Twenty-eight years ago, Markesha Grayson was living in Atlanta, going to college and in the middle of taking midterm exams. While taking a test, she was pulled out of a classroom and told that her father, who was back in Milwaukee, was in the hospital. Markesha immediately finished her exam and used every penny she had to book a 24-hour Greyhound bus back home.
Upon arriving at the hospital, Markesha learned that her father was in complete kidney failure and needed a transplant. “His doctor said he would have to go on the waiting list, and he would have been 200 or something on the list,” she says. “I paused, and God was sitting there speaking to me, like, ‘You are going to be the donor.’ I said, ‘OK, I’m doing it—I’m giving a kidney.’”
Before they could proceed with the transplant, Markesha’s father had to go on dialysis. Markesha returned to Atlanta, where she had bloodwork and other tests done to ensure she was a match for her father. “I had no choice but to be a match; God gave me the assignment,” she says. “He’s the one who said, ‘You do it.’ I knew I was going to be a match; I had to be the chosen one.”
She was right. “Before I knew it, they were calling me to say, ‘Let’s go,’” she says. Markesha barely slept the night before the surgery. “When they came to get me, they asked if I was sure,” she says. “Everybody was scared but me. This is not a stranger; this is family. What was the alternative? He was 200 or something on the list. Imagine you have the opportunity to save somebody’s life, and you hesitate.”
In December 1994, Markesha successfully donated a kidney to her father, who lived another five years before passing away from cancer. Now, Markesha can proudly say that not only did she donate a kidney to her father, but she is also the longest living organ donor from Froedtert Hospital in Milwaukee, WI. And she’s on a mission to spread the word about the importance of organ and tissue donation—especially in the African American community.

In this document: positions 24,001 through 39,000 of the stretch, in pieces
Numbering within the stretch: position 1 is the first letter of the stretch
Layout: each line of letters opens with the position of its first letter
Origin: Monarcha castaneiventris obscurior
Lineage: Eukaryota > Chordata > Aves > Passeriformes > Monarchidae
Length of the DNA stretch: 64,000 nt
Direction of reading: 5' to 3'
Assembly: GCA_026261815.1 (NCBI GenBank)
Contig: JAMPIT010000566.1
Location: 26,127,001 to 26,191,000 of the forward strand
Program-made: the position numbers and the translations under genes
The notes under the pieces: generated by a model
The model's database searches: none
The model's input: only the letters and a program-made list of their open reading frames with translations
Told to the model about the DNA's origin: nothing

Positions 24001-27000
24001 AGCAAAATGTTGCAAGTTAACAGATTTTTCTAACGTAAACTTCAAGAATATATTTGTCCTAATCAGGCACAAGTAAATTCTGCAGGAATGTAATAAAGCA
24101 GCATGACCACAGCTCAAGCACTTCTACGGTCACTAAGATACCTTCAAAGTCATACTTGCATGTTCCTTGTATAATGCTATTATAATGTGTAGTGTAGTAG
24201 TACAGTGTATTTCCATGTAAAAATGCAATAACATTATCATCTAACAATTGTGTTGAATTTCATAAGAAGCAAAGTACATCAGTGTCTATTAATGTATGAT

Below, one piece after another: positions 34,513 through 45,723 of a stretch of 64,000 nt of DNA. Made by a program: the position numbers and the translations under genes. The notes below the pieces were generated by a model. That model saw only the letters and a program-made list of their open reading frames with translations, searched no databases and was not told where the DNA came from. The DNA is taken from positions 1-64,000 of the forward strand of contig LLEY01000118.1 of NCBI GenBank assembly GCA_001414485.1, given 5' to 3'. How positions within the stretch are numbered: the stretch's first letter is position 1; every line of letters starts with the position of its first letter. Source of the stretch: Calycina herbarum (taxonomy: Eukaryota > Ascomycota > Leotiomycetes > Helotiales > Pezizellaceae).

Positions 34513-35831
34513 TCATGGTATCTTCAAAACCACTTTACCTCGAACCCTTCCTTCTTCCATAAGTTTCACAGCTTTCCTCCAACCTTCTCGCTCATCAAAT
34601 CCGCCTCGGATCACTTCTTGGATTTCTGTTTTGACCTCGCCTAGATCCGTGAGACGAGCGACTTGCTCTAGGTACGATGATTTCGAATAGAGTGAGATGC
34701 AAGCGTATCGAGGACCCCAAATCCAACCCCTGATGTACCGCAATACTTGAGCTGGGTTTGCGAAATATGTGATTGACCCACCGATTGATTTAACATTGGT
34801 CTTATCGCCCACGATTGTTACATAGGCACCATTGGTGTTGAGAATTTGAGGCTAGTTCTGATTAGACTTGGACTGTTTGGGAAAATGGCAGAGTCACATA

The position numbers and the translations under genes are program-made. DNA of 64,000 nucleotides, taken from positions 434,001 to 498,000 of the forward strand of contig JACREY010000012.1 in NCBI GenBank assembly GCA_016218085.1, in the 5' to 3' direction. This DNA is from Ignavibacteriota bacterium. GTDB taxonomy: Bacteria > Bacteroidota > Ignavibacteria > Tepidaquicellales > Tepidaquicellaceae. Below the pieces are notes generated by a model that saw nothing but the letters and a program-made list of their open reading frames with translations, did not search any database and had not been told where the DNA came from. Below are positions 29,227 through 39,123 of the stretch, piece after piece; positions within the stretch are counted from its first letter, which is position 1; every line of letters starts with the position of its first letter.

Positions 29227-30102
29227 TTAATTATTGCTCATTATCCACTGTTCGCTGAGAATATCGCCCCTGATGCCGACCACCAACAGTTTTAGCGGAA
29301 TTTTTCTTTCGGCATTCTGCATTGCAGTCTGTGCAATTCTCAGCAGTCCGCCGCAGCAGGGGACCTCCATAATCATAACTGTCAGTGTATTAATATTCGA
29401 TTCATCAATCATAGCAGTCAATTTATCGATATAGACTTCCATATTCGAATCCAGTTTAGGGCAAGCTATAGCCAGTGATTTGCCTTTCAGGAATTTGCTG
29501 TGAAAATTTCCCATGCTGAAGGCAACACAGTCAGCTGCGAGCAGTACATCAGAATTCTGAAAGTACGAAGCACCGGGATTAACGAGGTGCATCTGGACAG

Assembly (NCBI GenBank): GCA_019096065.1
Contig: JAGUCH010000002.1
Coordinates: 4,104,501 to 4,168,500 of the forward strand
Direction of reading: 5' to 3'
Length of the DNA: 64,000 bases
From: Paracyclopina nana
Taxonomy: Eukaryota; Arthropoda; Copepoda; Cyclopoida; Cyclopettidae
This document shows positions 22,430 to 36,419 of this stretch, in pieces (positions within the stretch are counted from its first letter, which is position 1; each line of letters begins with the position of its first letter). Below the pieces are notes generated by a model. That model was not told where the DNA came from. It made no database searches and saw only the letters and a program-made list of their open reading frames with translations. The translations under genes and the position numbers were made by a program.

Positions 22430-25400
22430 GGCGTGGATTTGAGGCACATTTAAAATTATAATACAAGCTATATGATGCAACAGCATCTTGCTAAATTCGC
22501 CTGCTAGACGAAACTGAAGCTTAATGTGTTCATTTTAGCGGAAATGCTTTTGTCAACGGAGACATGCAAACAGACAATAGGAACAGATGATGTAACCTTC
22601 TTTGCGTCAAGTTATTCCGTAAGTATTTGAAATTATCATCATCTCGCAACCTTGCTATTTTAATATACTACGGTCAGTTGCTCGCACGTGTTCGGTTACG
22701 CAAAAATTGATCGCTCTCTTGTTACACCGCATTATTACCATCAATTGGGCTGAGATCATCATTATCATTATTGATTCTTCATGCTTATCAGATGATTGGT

“I want to leave my legacy and my father’s legacy, even though he’s not here,” she says. “I have to do this, because if people see me and know that I actually gave a kidney and am still alive after almost 30 years, they can do it, too. You don’t even have to be a living donor—just sign the back of your license.”
No matter what happens in her life, giving her father a kidney will always be the best thing Markesha has ever done. “People ask what your greatest accomplishment is, and a lot of people say graduating college or something like that,” she says. “Nothing will ever compare to this. When I die, this is still going to be at the top.”
Every 10 minutes, someone is added to the organ transplant waiting list.
Approximately 113,000 men, women, and children are waiting for life-saving organ transplants. One organ donor has the power to save up to eight lives and change the outcomes of someone’s world forever by giving them a second chance. Additionally, tissue donation can save and improve the lives of up to 75 people with their gifts. You can make a huge impact by registering as an organ and tissue donor.
Learn more about organ and tissue donation, or register as a donor at https://donatelifewisconsin.org.